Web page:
Chad declared a 12-day state of emergency in three northern and eastern regions following ethnic clashes last week during which about 20 people have been killed, the government spokesman said Tuesday.

It was the second time this year that Chad has imposed a state of emergency in northern and eastern Chad because of ethnic clashes in an area where the army fight has been fighting rebels since 2005. The region also has been affected by the spillover of violence from Sudan's Darfur. The last state of emergency lasted seven months and ended in May.

The new state of emergency was declared a day after European Union foreign ministers gave their final approval for a 3,000-strong peacekeeping force in Chad and the Central African Republic. French and Irish forces were in eastern Chad and the Central African Republic conducting reconnaissance for the force, French and Irish officials said Tuesday.

The clashes last week in Chad were between two tribes, the Tama, to which former rebel leader and Defense Minister Mahamed Nour belongs, and the Zaghawa, President Idriss Deby's group. The clashes took place over three days in the eastern district of Dar Tama.

Interior Minister Ahmad Mahamat Bashir told Radio Chad the clashes were sparked by claims members of one tribe stole cattle and other livestock from members of the other tribe.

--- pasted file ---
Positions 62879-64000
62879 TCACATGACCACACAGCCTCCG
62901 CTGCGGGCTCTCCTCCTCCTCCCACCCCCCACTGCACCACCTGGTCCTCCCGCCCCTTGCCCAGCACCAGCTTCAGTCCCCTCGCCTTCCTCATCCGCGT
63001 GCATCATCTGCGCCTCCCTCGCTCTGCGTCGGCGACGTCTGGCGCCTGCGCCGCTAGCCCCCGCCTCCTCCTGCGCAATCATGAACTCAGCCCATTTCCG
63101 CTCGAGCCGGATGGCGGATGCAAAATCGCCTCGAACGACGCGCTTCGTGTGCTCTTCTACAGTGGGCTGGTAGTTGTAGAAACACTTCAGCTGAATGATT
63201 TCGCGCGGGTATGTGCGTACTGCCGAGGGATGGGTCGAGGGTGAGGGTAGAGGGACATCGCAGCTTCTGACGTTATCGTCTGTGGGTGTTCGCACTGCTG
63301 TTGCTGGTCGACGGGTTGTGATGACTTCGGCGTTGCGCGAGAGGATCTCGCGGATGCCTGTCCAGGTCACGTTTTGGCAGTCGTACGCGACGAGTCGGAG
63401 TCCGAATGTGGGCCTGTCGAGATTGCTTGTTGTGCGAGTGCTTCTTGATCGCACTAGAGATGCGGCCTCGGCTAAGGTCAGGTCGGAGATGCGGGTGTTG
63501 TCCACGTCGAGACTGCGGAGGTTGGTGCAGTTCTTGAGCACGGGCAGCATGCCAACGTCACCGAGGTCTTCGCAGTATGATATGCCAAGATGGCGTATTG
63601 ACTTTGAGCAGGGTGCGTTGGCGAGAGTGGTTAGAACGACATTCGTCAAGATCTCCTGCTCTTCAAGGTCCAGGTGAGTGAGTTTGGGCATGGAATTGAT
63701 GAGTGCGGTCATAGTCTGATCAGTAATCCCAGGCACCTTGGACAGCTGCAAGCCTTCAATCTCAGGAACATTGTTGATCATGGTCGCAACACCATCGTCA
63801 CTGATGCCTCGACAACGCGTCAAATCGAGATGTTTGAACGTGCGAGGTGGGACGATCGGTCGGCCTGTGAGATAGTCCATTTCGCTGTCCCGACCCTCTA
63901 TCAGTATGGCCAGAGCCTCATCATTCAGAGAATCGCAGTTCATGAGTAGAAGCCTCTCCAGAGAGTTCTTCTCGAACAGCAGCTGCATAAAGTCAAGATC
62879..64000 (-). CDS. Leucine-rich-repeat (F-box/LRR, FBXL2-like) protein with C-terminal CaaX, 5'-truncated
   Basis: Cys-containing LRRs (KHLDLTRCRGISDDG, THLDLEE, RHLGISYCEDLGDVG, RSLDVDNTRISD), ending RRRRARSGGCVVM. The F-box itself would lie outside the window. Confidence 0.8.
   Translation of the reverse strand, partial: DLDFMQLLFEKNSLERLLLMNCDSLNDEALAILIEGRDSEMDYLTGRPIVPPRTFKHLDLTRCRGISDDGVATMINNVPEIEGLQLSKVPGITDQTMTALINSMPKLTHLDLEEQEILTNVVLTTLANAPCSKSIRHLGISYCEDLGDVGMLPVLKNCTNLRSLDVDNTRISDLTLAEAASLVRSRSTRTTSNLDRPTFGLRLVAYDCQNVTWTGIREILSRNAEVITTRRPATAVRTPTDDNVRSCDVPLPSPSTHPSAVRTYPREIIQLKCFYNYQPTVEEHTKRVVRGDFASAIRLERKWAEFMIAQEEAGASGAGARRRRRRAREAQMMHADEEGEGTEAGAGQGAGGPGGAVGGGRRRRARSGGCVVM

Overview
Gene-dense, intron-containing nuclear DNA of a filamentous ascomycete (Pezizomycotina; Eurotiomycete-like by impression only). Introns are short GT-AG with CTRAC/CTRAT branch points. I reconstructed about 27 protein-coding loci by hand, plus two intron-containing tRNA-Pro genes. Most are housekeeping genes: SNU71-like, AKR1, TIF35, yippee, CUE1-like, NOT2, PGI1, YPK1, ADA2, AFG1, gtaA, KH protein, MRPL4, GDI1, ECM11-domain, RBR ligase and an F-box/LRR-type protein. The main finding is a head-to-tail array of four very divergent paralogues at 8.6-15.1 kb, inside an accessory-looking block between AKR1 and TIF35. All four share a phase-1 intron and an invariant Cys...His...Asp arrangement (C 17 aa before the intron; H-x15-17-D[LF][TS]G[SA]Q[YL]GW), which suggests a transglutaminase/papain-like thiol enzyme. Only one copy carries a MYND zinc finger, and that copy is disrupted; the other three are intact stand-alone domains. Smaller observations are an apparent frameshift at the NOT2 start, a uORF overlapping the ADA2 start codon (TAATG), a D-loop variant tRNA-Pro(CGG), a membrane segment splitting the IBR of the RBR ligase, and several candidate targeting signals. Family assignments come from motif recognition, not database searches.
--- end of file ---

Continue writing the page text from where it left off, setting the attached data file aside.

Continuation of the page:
An emergency Cabinet meeting, "decided to impose a state of emergency of 12 days in the regions of Ouaddai, of Wadi Fira and of Borkou Ennedi Tibesti," said Hourmadji Moussa Doumgor, the government spokesman and communications minister.

The governors of the three regions should do everything means necessary to restore public order, Prime Minister Nouradine Delwa Kassire Coumakoye said in a statement read on state-owned Radio Chad.

The fighting in Sudan's Darfur has sent tens of thousands of refugees into Chad and neighboring Central African Republic. In addition, raiders from Sudan have attacked refugees and Chadian villagers in Chad, and Chadian rebels have taken advantage of the instability to use the Chad region bordering Darfur as a staging ground for their own war on Deby's government.

U.N. officials estimate that around 3 million people have been uprooted by conflicts in the region, including the fighting in Darfur and unrelated rebellions in Chad and Central African Republic. The majority — some 2.25 million — are Darfuris displaced within Darfur.

The U.N. estimates over 400,000 refugees and internally displaced people are living in camps in Chad, most of them coming from Darfur.

Around half of the EU force planned for Darfur's neighbors would be from France, which already has troops in the region supporting the governments of Chad and Central African Republic.

The EU mission will be in addition to a planned 26,000-member joint African Union-UN peacekeeping force which is to deploy in Darfur itself.

More than 200,000 people have died since rebels from Darfur's ethnic African majority took arms against the Arab-dominated central government in 2003, accusing it of neglect and discrimination. The Sudanese government is accused of responding to the uprising by unleashing militias blamed for atrocities against ethnic African villagers, an allegation Khartoum denies.